Why Grow Native Flowers from Seed?
Native pollinators prefer native plants, and one of the easiest and least expensive ways to improve pollinator habitat is to plant native wildflowers from seed and bulbs.
These re-seeding annuals and perennials provide pollen and nectar for solitary bees and butterflies, and because they are local natives they will bloom at the ideal time to feed the local populations.
When to Sow Wildflower Seed?
Many of our native wildflowers either begin their growth during the wet season, or require extensive cold, moist periods to germinate at all.
The best time (and for some, the only time) to plant these is while we have cold, wet weather – late fall to very early spring, so stop in and see our selection of local native wildflower seeds. We offer individual seed packets as well as seed mixes sourced from Heritage Seedlings & Liners, Inc.
What Should You Plant for Who?
Farewell-to-Spring (Clarkia amoena), Rose Checkermallow (Sidalcea virgata), and Seablush (Plectritis congesta) provide nectar feeding stops for all sorts of butterflies, and are larval hosts for some.
Seablush helps early bees; then Blue-eyed Mary (Collinsia grandiflora) and Large-Flowered Phlox (Collomia grandiflora) provide for later spring bees.
Native Seed Varieties Available Now!
Camassia leichtlinii var. suksdorfii
Clarkia amoena var. lindseyi
Prunella vulgaris var. lanceolata
Sidalcea malviflora ssp. virgata
Wildflower Seed Mixes
Diverse Prairie mix
Monarch Waystation mix
Oak Understory mix
Upland Prairie mix
Tough Site mix
Wetland Prairie mix
The contents of the mixes are listed on the back of the packet.
Planting PNW Native Bulbs in Fall
Bulbs are integral parts of our native flora, and deeply bonded to our outdoor experiences.
The wild wonder of western Oregon is highlighted when the green swampy meadow submerges in a sea of uniform blue camas, a carpet of fawn lily or shooting star in a dappled wood is discovered, or when given the sudden surprise of finding the delicate beauty of mariposas amid a rocky scrub.
Apart from their aesthetics, native bulbs also fill important niches in our ecosystems. Our native fauna, bugs and birds and mammals alike, have co-evolved with these species – plants that are perfectly suited to provide for their habitat needs.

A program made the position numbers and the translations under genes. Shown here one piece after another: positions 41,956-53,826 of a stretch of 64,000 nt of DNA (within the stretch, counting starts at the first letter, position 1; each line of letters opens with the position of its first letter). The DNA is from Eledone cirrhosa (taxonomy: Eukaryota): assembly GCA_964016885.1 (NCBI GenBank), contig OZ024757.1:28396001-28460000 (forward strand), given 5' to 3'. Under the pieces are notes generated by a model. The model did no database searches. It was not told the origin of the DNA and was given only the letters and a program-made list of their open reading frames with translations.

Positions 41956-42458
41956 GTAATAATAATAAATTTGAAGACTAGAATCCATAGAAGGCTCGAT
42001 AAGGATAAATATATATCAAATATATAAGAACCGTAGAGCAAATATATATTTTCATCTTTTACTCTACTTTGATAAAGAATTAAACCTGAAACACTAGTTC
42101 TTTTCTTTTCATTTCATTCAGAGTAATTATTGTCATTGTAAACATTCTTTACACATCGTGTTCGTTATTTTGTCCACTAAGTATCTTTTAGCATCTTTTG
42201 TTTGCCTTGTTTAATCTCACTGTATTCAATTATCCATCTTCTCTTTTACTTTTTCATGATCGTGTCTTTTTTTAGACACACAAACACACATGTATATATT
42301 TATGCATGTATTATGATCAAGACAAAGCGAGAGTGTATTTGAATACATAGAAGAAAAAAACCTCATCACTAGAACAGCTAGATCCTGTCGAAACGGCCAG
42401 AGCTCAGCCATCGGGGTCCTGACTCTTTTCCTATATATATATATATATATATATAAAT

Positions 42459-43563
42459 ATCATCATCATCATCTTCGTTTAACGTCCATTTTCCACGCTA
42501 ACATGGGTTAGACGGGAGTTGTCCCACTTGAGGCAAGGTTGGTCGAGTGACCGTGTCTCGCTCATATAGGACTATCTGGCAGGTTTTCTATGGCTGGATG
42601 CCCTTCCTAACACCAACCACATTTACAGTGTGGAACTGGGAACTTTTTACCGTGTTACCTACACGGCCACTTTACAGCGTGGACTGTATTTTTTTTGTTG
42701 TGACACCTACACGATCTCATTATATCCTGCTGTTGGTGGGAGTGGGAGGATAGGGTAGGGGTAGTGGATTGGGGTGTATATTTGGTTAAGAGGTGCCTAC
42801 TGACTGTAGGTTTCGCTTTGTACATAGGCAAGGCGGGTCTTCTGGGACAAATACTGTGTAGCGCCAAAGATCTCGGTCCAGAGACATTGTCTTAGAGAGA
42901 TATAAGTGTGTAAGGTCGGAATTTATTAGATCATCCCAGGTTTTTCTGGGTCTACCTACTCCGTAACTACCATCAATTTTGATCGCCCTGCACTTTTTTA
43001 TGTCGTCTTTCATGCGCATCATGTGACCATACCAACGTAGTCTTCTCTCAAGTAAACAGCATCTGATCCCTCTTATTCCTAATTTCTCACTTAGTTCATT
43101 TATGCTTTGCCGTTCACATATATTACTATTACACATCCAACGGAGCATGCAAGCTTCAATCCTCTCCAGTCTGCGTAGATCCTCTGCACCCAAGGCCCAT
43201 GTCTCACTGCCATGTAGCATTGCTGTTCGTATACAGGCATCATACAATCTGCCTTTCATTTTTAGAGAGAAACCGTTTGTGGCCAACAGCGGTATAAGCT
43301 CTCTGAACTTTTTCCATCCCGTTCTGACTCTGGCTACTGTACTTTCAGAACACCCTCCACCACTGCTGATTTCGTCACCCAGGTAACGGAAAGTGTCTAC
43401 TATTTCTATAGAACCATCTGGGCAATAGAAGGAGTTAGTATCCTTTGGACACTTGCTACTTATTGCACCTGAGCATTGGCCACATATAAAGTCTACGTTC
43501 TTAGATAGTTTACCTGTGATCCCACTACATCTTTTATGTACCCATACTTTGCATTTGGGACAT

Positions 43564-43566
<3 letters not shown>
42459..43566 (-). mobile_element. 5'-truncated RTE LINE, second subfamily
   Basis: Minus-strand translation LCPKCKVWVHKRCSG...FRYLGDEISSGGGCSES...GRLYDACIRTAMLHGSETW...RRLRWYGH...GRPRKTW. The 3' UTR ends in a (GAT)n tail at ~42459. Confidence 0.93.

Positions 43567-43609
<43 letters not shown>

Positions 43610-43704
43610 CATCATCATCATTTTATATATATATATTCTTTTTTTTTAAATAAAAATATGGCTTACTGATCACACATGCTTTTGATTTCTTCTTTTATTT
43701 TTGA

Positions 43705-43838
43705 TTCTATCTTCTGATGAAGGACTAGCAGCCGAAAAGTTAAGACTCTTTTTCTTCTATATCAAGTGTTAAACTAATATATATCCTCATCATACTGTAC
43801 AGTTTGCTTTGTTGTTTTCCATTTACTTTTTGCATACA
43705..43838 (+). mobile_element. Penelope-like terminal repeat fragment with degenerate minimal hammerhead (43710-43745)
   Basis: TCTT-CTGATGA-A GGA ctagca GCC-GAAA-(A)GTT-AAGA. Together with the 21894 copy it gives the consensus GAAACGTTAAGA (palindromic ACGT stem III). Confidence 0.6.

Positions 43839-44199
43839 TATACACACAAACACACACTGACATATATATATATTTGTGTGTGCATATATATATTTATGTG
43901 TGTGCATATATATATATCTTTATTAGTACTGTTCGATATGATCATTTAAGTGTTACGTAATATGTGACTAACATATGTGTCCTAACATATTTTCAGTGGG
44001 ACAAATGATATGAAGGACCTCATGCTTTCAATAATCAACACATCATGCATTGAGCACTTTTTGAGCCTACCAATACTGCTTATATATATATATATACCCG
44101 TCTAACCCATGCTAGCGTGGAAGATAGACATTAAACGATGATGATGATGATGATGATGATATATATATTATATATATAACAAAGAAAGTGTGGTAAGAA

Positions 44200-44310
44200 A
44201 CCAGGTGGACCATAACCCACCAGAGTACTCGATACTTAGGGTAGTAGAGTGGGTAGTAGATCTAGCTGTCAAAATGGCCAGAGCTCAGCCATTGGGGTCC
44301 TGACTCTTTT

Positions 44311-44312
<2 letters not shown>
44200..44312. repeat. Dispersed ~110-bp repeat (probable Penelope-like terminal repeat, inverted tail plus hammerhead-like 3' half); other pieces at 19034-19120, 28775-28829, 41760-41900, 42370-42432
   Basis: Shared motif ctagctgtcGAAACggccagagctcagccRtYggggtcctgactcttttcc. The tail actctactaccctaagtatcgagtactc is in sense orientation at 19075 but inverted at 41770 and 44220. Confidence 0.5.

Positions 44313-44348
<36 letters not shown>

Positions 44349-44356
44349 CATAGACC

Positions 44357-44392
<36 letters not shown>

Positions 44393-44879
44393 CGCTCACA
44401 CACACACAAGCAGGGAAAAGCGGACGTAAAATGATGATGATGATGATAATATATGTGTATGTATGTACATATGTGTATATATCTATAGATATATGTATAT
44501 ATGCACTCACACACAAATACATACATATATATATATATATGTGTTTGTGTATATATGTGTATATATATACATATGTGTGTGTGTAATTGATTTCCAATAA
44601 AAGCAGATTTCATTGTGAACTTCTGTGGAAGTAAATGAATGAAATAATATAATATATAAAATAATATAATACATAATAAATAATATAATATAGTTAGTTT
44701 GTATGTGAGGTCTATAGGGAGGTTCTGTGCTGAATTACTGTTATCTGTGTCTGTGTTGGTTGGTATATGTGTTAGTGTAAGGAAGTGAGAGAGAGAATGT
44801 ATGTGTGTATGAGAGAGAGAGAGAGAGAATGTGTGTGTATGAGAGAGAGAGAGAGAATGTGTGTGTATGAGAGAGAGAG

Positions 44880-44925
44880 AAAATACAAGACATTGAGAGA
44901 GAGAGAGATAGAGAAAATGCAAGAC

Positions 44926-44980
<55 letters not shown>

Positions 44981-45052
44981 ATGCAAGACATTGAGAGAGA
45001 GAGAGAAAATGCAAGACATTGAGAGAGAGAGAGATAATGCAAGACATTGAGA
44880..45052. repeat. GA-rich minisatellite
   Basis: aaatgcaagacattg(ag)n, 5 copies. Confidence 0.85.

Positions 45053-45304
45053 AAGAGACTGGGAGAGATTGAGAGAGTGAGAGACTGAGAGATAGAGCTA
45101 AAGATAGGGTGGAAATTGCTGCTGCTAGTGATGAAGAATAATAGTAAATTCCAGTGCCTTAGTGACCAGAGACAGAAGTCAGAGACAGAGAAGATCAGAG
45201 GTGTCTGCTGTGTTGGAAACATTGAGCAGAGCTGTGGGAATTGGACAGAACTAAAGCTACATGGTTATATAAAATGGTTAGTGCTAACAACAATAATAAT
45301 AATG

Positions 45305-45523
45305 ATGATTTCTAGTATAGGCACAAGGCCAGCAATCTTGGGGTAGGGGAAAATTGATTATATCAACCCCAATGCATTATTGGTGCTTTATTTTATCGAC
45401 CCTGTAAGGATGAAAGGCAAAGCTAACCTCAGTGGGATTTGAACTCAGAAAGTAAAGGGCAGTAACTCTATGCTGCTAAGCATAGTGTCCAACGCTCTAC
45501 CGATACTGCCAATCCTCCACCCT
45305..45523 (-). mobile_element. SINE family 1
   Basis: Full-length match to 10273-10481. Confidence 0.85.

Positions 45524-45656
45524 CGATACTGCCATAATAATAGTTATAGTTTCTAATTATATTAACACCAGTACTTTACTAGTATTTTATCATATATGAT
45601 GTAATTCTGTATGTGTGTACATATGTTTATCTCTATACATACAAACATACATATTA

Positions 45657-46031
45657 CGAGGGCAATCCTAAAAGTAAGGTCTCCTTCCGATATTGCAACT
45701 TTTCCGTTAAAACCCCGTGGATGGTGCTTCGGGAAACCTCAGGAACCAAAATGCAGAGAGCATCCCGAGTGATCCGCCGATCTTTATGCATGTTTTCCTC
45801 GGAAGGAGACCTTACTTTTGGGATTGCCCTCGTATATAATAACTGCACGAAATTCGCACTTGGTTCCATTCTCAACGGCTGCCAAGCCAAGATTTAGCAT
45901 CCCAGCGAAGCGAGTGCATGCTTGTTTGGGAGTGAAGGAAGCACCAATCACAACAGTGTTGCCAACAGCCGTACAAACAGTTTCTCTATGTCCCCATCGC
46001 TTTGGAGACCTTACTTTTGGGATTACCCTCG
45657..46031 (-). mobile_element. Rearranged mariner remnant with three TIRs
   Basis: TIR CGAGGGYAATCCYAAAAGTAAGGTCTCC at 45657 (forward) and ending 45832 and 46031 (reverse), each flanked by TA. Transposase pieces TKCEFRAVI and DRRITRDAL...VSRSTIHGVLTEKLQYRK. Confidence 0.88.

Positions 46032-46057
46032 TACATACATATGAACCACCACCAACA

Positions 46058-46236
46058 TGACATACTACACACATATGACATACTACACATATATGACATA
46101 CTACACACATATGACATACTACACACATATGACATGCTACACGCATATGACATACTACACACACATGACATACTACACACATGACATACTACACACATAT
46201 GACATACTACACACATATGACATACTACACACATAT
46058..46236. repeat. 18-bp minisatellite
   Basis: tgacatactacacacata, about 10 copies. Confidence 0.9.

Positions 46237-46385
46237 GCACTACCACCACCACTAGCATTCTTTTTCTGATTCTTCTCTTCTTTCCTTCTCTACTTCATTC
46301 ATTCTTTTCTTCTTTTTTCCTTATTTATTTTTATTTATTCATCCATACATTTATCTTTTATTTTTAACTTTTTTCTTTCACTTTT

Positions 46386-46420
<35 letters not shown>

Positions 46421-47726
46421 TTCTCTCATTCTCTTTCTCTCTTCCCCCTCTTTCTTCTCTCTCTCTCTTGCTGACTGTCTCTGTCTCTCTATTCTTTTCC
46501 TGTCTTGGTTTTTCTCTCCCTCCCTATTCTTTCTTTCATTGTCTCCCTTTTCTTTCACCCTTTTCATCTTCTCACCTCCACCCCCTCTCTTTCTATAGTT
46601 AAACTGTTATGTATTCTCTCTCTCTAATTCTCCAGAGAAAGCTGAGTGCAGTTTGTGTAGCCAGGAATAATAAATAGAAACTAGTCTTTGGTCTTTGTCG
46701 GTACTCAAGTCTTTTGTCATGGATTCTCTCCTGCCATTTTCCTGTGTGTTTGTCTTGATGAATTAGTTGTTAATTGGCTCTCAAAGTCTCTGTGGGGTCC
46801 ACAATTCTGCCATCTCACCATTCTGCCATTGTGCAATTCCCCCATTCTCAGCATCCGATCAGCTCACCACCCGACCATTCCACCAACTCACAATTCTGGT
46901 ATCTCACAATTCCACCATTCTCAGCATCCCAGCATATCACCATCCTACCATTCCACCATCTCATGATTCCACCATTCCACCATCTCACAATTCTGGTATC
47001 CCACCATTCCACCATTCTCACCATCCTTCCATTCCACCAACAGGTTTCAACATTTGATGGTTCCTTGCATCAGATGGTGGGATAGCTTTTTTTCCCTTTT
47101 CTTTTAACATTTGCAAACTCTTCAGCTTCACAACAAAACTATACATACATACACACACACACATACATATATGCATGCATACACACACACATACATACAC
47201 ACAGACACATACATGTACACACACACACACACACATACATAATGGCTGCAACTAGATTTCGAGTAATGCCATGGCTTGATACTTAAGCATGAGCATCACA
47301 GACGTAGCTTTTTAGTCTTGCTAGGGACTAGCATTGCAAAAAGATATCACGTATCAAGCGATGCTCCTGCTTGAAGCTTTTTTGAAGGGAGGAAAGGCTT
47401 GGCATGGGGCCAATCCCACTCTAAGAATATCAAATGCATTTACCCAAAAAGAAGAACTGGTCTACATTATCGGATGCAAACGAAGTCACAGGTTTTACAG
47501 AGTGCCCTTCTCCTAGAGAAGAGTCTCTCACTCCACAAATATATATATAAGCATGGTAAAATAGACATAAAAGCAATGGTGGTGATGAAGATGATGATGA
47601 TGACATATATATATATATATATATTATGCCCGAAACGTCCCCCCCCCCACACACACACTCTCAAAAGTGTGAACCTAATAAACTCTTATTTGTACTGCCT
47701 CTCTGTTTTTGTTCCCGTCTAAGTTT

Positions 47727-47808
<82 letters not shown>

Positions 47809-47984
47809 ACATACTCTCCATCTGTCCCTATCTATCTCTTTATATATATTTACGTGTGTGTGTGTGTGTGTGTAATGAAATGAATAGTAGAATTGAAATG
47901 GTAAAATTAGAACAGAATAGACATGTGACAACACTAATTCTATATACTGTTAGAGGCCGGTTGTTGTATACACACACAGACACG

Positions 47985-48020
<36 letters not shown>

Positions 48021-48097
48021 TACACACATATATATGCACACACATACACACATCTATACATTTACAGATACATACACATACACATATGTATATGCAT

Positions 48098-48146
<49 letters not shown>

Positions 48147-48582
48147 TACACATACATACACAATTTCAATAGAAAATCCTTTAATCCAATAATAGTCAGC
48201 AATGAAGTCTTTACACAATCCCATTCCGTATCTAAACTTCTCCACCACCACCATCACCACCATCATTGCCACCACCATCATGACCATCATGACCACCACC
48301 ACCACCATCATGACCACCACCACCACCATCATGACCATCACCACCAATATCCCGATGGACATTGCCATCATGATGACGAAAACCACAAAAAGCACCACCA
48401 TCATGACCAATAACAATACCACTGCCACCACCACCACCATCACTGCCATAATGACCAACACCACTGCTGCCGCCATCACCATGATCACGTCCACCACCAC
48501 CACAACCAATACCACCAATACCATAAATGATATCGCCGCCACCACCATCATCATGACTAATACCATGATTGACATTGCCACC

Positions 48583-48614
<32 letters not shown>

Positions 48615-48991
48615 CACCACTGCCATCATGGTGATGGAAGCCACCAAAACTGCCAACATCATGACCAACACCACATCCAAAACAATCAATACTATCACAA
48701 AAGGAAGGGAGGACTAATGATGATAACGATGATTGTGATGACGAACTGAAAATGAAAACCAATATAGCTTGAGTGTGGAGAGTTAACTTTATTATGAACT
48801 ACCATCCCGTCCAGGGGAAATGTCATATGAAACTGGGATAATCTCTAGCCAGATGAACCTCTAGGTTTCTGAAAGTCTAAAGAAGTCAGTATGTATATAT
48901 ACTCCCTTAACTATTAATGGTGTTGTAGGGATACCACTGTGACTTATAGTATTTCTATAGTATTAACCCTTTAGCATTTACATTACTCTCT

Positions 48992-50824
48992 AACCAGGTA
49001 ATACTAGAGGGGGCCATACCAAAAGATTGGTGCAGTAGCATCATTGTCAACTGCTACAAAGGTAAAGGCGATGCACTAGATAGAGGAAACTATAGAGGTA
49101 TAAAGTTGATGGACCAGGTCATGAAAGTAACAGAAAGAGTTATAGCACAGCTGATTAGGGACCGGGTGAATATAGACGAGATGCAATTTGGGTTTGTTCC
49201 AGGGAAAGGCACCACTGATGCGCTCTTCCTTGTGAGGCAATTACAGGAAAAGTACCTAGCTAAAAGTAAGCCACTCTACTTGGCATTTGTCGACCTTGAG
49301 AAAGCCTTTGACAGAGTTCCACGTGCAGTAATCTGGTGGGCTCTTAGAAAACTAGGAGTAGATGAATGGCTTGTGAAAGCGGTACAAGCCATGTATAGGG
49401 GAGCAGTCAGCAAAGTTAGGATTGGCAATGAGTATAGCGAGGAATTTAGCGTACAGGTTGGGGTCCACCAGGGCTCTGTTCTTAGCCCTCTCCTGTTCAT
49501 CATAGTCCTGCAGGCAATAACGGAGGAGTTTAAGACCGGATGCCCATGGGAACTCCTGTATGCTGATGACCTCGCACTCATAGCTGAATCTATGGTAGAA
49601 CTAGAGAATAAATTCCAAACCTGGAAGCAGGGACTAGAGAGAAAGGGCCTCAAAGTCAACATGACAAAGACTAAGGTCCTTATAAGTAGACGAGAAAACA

Many native bulbs are easy to grow, and adapted to even some of our most challenging sites, and fall is the best (and sometimes only) opportunity to plant them.
Native Bulbs to Plant in Fall
- Wet in winter and dry in summer: Greater camas (Camassia leichtlinii) or harvest cluster-lily (Brodiaea elegans).
- Non-irrigated are under oak trees: Establish a drift of chocolate lily (Fritillaria affinis).
- Woodland edge: Shooting star (Dodecatheon hendersonii) grow where it gets light, but not the intense competition of lots of grasses, and needs the buzz of bumblebees for pollination.
- Full sun, dry hillsides: Ookow (Dichelostemma congestum) waits to bloom until grasses (and even its own foliage) are preparing to go dormant for the summer.
Growing Tips for Success
- Buy soon, and plant immediately. Most of our native bulbs begin their growing cycle right now, and many of them are challenging to hold for planting a few weeks down the road.
- Select bulbs suited to your site’s lighting. Shooting star are quite adaptable; ookow and cluster-lilies require full sun, but camas will grow just fine in dappled shade.
- Many of our native bulbs require a dry resting period in summer, and are not suited for irrigated landscapes. Checker lilies, and ookow are examples of native bulbs that prefer to dry out in the summer. A few native bulbs don’t like sites that dry out too much (or too fast) – notably camas, and some of the alliums.
Native Bulb Varieties Available Now
Great Camas & Common Camas
PNW Native Plants Playlist on YouTube
Learn about the many PNW native plants that make our local area beautiful and unique, including our top plant picks for challenging sites.